Warehouse 13 is set in the same world as Eureka and Alphas and one of the characters from Warehouse 13 does appear in an episode of Eureka (not Saul Rubinek, who plays Artie; although he appears in the Eureka episode “Invincible”, it’s as a different character. He also appears in Heroes: Part 1 and Part 2 in Stargate SG-1) and one character also appears in Alphas. Some of the actors from Eureka also appear in Warehouse 13 – but not in their Eureka roles – presumably those episodes were filmed prior to the decision to have the various series being set in the same world, but one does also appear as the same character in both Eureka and Warehouse 13, Douglas Fargo.
The Warehouse is the latest – number 13, naturally enough – in a series of warehouses where artefacts are stored, warehouses which go back many years. Artefacts are potentially extremely dangerous, and powerful, items; although artefacts that play a role in the series are linked to famous people, this does not have to be the case. Artefacts can affect their possessor, or their environment, and these effects are often not entirely beneficial top their user, or those affected. Death, in many different forms, is a common feature of the series; often the first sign that the Warehouse team gets that an artefact is causing problems is when unusual and bizarre deaths are discovered.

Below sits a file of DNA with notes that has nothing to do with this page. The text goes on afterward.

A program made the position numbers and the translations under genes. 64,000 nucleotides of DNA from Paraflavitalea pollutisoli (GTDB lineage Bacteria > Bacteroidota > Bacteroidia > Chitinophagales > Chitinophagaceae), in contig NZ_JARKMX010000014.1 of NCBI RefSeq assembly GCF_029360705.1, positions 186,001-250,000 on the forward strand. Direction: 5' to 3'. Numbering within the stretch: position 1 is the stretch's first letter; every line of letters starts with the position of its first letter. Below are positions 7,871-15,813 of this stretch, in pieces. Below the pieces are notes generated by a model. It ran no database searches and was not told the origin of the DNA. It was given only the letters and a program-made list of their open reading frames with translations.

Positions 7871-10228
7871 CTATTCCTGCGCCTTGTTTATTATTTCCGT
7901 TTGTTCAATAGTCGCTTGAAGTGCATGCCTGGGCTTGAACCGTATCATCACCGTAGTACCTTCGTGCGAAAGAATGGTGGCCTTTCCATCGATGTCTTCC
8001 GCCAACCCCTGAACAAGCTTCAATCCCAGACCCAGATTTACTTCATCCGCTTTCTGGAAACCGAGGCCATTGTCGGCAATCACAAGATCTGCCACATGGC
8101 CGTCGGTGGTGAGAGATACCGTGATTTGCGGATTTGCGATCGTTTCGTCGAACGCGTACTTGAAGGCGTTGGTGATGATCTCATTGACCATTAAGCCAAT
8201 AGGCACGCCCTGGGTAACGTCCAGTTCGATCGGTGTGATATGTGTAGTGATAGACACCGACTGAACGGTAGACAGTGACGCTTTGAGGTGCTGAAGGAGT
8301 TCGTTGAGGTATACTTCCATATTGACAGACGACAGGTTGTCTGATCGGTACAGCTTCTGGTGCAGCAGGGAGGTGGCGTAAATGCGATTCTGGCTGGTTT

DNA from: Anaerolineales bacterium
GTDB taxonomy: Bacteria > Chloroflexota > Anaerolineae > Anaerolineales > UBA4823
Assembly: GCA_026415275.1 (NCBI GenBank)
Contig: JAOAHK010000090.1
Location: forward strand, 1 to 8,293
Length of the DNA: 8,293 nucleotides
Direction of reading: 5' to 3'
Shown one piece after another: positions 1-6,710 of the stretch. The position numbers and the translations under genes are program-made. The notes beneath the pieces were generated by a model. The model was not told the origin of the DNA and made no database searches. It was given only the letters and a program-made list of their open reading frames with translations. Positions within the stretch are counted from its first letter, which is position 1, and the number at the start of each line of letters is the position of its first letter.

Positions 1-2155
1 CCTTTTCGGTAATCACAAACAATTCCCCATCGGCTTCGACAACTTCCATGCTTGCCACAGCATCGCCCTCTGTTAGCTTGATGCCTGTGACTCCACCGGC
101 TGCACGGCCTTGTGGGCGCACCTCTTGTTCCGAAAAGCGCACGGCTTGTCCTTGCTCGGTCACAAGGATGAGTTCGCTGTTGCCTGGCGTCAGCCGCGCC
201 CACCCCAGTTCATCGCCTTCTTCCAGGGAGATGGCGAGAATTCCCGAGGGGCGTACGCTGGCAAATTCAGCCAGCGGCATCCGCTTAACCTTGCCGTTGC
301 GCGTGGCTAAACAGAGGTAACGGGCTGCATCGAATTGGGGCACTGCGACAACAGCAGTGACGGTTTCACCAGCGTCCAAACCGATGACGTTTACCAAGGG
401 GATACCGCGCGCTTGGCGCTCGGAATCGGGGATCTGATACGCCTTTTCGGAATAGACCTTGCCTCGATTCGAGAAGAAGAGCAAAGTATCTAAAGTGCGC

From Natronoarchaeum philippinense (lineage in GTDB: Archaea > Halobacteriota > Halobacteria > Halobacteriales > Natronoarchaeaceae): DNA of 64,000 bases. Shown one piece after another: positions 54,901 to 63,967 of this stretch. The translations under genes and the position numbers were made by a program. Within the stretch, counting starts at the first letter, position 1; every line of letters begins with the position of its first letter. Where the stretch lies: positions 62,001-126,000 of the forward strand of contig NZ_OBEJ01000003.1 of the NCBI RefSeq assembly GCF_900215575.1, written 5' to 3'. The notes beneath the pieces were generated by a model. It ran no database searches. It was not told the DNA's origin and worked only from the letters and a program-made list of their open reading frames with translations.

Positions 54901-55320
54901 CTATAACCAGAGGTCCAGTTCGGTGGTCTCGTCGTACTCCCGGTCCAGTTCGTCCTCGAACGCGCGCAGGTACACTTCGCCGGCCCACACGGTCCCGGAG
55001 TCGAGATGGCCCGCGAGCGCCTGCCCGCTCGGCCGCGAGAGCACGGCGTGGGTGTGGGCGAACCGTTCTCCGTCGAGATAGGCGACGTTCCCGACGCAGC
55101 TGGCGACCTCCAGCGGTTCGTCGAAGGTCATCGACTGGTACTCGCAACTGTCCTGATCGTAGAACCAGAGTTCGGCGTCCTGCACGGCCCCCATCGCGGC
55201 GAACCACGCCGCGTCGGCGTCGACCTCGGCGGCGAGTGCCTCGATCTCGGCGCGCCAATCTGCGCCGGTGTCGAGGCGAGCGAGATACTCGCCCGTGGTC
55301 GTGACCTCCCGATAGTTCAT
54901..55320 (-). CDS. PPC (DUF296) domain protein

Warehouse agents have access to sometimes primitive-looking high technology; namely, items that were invented much earlier than their mainstream variants and so used much more primitive components, such as black and white video communicators from the 1920s and mechanical computer cracking devices.
The stories involve the agents recovering these artefacts, but such powerful items also have value to others, and so they are not always the only people looking for them. Many of the episodes are standalone, but there are often multi-episode plots, which tend to be connected to those after artefacts for their own purposes, from individual ones to the entire Warehouse. The hazards in the initial episodes primarily come from the artefacts, but as the series progresses this becomes less the case. The artefacts are still dangerous and frequently spread death and destruction, but it’s the hands of those other than Warehouse agents that the true danger comes from, as they wield artefacts in order to achieve their own goals. There is rather more of a fantastic feel to the series than would be seen in Eureka, with its futuristic technology; despite the protestations of one of the characters, the artefacts have a more magical than technological feel to them.
Warehouse 13 ran for five seasons, with season four having a significantly higher number of episodes, twenty to the thirteen of each of the previous three, with a midseason finale, and season five a significantly lower number, with only six. The final episodes of seasons two and three were essentially Christmas specials, having no continuity connection to the previous episode, or the first episode of the next season.